At best an interesting anecdotal account of being a call girl in Boston in the late 1990's.
Jeannette thinks she's more clever than she is. She gets herself into hideous money trouble by
misjudging others and by keeping on spending exorbitant amounts when
she's broke (e.g., buying her boyfriend a Philippe Patek watch while still in debt on her credit cards), decides prostitution is the way to go. She is snooty
about being a "call girl" rather than a "hooker", which is fine,
except she is awfully judgmental of "lesser" prostitutes. She also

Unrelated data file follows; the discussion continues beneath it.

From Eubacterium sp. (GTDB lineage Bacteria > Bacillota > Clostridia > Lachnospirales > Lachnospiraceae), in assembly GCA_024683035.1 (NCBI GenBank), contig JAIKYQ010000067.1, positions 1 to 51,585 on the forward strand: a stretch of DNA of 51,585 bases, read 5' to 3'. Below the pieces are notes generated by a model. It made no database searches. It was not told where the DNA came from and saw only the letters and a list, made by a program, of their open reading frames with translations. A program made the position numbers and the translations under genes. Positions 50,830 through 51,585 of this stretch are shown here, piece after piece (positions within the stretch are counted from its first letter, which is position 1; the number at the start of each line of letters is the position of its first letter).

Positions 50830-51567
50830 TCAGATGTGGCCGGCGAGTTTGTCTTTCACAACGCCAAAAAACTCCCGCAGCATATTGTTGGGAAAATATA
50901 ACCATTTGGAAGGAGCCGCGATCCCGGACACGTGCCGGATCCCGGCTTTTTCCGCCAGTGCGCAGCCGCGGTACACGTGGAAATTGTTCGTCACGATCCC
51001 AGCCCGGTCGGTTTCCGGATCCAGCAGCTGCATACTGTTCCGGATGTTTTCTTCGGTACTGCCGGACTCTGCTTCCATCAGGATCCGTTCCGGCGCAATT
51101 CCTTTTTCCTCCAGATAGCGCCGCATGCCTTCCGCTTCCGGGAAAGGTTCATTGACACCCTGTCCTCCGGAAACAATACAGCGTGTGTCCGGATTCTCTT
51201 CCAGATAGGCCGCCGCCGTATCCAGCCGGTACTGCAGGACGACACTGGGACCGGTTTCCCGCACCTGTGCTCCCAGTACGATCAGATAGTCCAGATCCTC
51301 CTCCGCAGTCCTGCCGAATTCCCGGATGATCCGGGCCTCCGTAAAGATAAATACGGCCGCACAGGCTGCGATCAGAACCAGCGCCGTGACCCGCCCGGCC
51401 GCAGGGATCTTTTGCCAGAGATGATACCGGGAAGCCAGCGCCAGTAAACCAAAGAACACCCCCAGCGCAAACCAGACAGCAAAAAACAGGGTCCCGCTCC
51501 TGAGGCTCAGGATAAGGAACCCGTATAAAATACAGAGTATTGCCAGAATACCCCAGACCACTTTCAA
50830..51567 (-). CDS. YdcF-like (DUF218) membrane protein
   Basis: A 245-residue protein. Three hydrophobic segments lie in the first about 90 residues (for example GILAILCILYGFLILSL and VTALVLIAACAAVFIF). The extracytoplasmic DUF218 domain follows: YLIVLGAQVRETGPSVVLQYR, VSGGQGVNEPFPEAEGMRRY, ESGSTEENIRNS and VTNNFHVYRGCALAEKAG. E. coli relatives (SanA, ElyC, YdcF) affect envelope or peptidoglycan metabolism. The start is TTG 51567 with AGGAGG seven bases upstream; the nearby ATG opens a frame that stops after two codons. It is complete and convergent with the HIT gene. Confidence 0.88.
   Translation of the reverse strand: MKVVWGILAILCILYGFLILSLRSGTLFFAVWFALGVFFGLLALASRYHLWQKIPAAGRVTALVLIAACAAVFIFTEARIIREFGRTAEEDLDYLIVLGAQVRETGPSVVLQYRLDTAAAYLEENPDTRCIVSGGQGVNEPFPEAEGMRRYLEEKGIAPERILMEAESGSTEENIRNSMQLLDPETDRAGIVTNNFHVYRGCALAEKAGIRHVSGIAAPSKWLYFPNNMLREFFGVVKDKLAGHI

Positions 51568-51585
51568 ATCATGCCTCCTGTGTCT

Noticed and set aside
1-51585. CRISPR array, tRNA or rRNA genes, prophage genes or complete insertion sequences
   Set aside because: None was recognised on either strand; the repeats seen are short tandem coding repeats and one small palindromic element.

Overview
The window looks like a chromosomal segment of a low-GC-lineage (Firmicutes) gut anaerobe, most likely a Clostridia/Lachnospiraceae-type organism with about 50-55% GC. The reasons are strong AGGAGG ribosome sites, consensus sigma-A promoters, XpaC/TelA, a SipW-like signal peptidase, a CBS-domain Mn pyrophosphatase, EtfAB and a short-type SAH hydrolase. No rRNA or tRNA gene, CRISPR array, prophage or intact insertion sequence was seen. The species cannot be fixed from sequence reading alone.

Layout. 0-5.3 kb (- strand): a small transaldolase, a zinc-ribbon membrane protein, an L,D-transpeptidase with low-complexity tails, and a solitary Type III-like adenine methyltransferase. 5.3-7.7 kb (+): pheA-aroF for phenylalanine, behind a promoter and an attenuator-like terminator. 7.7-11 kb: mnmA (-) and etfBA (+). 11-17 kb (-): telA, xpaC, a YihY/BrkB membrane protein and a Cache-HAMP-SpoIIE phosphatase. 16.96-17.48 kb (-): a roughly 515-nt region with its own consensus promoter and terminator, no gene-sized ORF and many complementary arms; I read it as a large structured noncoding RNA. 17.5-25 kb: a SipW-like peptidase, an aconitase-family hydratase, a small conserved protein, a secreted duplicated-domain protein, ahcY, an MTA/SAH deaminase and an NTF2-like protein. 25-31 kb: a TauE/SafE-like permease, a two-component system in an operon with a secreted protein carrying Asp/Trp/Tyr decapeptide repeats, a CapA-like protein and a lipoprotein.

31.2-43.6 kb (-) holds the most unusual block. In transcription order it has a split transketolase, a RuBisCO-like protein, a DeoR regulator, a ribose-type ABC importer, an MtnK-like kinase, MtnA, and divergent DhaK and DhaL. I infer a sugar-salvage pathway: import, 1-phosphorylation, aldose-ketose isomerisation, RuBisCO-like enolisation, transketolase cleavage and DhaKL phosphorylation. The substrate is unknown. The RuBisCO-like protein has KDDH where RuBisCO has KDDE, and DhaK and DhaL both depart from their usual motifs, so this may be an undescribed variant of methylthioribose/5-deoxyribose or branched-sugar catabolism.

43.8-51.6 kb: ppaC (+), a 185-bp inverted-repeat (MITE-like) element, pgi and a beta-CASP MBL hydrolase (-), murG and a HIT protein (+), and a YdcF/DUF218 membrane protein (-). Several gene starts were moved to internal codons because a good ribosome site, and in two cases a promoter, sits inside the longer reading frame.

brags about "being able to get any man she wants", which makes me
dislike her immediately. Then she starts doing drugs.
Perhaps it's an interesting "oh, that's how you get into cocaine"
story, but I'm not convinced it's a particularly objective account, so
is it really useful or interesting? Unclear.
I find it interesting how detached she can be from sex, and how easy
she finds it to have sex with men she finds unappealing. I also find
it interesting to hear what douchebags there are surrounding the
business. (Not surprising—but still interesting.)
For someone with a Ph.D. in the humanities she doesn't write terribly
well. Maybe she wrote this thing in a hurry? I don't know. It
could have been so much better.
Best sentence in the book:
I was usually a little high, a little buzzed from whatever we had done with the client; the last thing that you want at a time like that is to be sitting alone in a room with a giraffe staring you down.